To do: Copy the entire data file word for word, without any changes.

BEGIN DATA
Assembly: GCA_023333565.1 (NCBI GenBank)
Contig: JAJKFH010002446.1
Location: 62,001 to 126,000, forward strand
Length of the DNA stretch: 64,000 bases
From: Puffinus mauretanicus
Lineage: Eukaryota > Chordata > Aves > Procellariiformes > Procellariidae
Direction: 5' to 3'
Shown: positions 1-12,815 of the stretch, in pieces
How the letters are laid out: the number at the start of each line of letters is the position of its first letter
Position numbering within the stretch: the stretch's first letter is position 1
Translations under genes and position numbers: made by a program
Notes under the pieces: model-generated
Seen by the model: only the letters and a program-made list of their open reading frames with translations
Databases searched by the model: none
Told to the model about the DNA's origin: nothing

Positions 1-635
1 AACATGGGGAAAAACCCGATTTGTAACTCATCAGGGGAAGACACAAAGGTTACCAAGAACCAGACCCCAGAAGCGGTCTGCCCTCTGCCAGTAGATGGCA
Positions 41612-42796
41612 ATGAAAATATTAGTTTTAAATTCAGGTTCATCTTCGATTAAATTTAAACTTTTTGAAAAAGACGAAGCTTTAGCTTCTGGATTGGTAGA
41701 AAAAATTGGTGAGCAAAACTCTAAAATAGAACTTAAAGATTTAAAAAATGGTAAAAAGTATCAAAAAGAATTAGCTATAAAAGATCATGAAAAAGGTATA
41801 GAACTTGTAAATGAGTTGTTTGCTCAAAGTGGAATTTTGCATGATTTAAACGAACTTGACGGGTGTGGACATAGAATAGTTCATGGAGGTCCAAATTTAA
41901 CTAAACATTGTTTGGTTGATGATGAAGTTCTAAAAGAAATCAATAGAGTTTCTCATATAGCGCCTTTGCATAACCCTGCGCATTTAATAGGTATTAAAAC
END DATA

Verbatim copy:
Assembly: GCA_023333565.1 (NCBI GenBank)
Contig: JAJKFH010002446.1
Location: 62,001 to 126,000, forward strand
Length of the DNA stretch: 64,000 bases
From: Puffinus mauretanicus
Lineage: Eukaryota > Chordata > Aves > Procellariiformes > Procellariidae
Direction: 5' to 3'
Shown: positions 1-12,815 of the stretch, in pieces
How the letters are laid out: the number at the start of each line of letters is the position of its first letter
Position numbering within the stretch: the stretch's first letter is position 1
Translations under genes and position numbers: made by a program
Notes under the pieces: model-generated
Seen by the model: only the letters and a program-made list of their open reading frames with translations
Databases searched by the model: none
Told to the model about the DNA's origin: nothing

Positions 1-635
1 AACATGGGGAAAAACCCGATTTGTAACTCATCAGGGGAAGACACAAAGGTTACCAAGAACCAGACCCCAGAAGCGGTCTGCCCTCTGCCAGTAGATGGCA
Positions 41612-42796
41612 ATGAAAATATTAGTTTTAAATTCAGGTTCATCTTCGATTAAATTTAAACTTTTTGAAAAAGACGAAGCTTTAGCTTCTGGATTGGTAGA
41701 AAAAATTGGTGAGCAAAACTCTAAAATAGAACTTAAAGATTTAAAAAATGGTAAAAAGTATCAAAAAGAATTAGCTATAAAAGATCATGAAAAAGGTATA
41801 GAACTTGTAAATGAGTTGTTTGCTCAAAGTGGAATTTTGCATGATTTAAACGAACTTGACGGGTGTGGACATAGAATAGTTCATGGAGGTCCAAATTTAA
41901 CTAAACATTGTTTGGTTGATGATGAAGTTCTAAAAGAAATCAATAGAGTTTCTCATATAGCGCCTTTGCATAACCCTGCGCATTTAATAGGTATTAAAAC